April 14, 2014
Kelley Drye partner Lee S. Brenner and associate Kenneth D. Kronstadt, members of the firm’s Media and Entertainment law practice, have filed an amicus brief on behalf of the California Broadcasters Association (the “CBA”), seeking rehearing en banc of the Ninth Circuit Court’s Opinion in Garcia v. Google, 743 F.3d 1258 (9th Cir. 2014).
In that opinion, dated February 26, 2014, the Court found that actress Cindy Lee Garcia, Plaintiff-Appellant in the case, likely owns a separate copyright in her brief performance within the film “Innocence of Muslims.”
The CBA’s amicus brief respectfully disagrees, contending that the panel’s majority decision conflicts with the Copyright Act, well-established Ninth Circuit precedent, and the Copyright Office’s longstanding practices, and creates uncertainty for entertainment companies, many of which reside in the Ninth Circuit.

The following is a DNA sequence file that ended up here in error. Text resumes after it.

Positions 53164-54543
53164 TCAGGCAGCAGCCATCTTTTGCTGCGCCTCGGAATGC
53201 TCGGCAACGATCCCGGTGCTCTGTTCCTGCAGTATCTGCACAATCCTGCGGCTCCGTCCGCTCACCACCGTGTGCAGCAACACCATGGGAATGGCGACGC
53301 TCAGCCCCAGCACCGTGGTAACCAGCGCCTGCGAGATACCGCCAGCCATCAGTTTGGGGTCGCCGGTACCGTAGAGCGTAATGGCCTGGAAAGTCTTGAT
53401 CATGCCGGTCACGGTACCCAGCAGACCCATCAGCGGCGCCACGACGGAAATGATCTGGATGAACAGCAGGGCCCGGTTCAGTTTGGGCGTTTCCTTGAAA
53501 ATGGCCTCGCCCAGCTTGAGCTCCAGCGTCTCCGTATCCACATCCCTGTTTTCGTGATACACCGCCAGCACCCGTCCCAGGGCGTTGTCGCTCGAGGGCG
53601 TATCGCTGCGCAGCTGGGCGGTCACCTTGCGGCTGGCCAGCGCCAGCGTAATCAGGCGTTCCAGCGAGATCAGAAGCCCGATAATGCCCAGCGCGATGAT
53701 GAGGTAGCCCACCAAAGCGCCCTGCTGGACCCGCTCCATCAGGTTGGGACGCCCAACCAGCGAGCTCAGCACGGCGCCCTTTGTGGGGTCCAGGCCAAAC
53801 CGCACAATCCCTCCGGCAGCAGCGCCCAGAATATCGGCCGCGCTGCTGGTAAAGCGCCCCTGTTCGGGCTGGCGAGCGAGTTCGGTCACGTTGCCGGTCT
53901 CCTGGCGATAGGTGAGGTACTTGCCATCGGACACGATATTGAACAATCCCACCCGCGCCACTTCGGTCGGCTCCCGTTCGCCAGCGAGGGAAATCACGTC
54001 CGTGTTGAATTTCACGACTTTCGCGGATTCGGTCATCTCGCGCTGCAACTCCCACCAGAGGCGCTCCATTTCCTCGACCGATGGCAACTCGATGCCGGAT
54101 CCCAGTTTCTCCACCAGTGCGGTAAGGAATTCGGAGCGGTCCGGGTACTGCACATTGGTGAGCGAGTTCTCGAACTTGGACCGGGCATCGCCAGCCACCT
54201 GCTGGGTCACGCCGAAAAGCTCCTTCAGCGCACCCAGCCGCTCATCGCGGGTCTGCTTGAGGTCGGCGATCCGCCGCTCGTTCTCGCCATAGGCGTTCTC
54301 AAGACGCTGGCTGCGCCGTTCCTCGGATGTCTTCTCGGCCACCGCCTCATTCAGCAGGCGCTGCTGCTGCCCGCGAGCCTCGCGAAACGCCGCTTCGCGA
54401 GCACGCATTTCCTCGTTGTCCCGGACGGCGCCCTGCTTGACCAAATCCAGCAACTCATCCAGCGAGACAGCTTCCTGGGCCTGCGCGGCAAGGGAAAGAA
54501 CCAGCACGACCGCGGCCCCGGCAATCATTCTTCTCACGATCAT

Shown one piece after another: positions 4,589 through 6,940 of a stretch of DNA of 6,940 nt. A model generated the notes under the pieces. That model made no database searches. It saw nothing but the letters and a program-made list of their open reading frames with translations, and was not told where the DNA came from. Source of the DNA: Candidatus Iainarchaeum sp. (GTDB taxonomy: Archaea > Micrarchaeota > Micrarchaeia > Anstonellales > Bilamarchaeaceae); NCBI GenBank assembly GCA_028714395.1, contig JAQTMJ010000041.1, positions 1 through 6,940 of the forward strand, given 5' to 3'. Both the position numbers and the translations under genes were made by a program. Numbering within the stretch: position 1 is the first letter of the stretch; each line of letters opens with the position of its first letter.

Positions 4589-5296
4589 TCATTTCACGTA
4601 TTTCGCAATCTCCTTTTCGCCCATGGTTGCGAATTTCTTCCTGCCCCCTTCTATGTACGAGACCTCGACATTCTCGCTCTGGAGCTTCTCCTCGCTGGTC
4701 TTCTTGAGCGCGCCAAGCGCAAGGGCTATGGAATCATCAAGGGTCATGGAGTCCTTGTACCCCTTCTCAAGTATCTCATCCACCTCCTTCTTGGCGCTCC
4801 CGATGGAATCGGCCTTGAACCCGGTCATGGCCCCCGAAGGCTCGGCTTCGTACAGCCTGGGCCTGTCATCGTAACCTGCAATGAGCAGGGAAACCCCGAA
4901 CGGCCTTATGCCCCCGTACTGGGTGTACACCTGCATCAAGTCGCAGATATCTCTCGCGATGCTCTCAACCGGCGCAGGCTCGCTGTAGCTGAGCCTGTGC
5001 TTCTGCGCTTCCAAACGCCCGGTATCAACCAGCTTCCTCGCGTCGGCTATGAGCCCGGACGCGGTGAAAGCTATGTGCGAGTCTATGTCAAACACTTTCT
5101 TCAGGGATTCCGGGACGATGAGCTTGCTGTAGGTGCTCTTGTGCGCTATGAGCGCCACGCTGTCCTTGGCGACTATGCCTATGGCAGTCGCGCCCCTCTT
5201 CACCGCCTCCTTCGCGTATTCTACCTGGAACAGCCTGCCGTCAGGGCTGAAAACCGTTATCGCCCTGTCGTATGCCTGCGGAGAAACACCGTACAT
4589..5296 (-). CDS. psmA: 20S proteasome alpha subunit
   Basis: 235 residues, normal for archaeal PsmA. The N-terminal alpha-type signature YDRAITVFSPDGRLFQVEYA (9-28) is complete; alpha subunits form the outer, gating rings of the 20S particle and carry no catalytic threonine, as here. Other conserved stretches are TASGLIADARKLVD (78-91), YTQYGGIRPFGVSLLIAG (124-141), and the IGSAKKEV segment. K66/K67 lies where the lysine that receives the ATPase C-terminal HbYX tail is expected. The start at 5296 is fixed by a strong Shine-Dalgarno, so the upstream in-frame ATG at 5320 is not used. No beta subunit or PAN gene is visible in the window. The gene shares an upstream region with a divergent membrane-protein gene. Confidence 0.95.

Permitting individual performances to be copyrightable, the brief states, would leave content broadcasters, exhibitors, and distributors little choice but to demand the right to edit individual performances out of works, most likely over the vehement protests of creators of the work as a whole, and to demand copies of every release, license, or work-for-hire agreement before making the work available to the public. That burden, compounded by the dramatically increased risk of meritless copyright litigation initiated by performers, would stifle the creativity that the Copyright Act serves to foster.
Click here to download the brief.